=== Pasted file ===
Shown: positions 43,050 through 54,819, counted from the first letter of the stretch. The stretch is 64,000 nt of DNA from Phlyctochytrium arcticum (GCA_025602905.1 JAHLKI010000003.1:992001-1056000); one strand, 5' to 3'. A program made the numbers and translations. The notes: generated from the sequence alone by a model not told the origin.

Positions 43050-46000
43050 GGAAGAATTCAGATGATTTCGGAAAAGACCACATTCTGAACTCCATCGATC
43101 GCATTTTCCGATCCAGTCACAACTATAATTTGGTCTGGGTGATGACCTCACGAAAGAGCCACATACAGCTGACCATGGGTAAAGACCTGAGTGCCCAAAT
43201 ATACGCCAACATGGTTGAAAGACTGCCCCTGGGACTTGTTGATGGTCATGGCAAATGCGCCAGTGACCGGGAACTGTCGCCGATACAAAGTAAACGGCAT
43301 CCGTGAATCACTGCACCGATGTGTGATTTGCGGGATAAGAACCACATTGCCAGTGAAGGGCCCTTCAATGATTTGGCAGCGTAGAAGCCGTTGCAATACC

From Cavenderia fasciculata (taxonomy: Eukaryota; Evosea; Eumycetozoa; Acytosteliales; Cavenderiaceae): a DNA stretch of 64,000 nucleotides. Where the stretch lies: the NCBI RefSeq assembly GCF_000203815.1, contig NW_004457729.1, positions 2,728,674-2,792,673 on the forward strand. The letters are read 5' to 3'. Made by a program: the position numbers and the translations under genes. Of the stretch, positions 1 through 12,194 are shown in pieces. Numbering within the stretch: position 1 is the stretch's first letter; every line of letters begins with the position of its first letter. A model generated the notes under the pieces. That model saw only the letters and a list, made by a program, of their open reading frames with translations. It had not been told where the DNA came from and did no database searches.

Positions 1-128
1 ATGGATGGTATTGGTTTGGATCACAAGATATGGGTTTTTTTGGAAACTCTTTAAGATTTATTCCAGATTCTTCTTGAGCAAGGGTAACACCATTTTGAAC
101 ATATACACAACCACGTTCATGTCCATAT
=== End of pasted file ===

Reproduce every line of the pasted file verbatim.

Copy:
Shown: positions 43,050 through 54,819, counted from the first letter of the stretch. The stretch is 64,000 nt of DNA from Phlyctochytrium arcticum (GCA_025602905.1 JAHLKI010000003.1:992001-1056000); one strand, 5' to 3'. A program made the numbers and translations. The notes: generated from the sequence alone by a model not told the origin.

Positions 43050-46000
43050 GGAAGAATTCAGATGATTTCGGAAAAGACCACATTCTGAACTCCATCGATC
43101 GCATTTTCCGATCCAGTCACAACTATAATTTGGTCTGGGTGATGACCTCACGAAAGAGCCACATACAGCTGACCATGGGTAAAGACCTGAGTGCCCAAAT
43201 ATACGCCAACATGGTTGAAAGACTGCCCCTGGGACTTGTTGATGGTCATGGCAAATGCGCCAGTGACCGGGAACTGTCGCCGATACAAAGTAAACGGCAT
43301 CCGTGAATCACTGCACCGATGTGTGATTTGCGGGATAAGAACCACATTGCCAGTGAAGGGCCCTTCAATGATTTGGCAGCGTAGAAGCCGTTGCAATACC

From Cavenderia fasciculata (taxonomy: Eukaryota; Evosea; Eumycetozoa; Acytosteliales; Cavenderiaceae): a DNA stretch of 64,000 nucleotides. Where the stretch lies: the NCBI RefSeq assembly GCF_000203815.1, contig NW_004457729.1, positions 2,728,674-2,792,673 on the forward strand. The letters are read 5' to 3'. Made by a program: the position numbers and the translations under genes. Of the stretch, positions 1 through 12,194 are shown in pieces. Numbering within the stretch: position 1 is the stretch's first letter; every line of letters begins with the position of its first letter. A model generated the notes under the pieces. That model saw only the letters and a list, made by a program, of their open reading frames with translations. It had not been told where the DNA came from and did no database searches.

Positions 1-128
1 ATGGATGGTATTGGTTTGGATCACAAGATATGGGTTTTTTTGGAAACTCTTTAAGATTTATTCCAGATTCTTCTTGAGCAAGGGTAACACCATTTTGAAC
101 ATATACACAACCACGTTCATGTCCATAT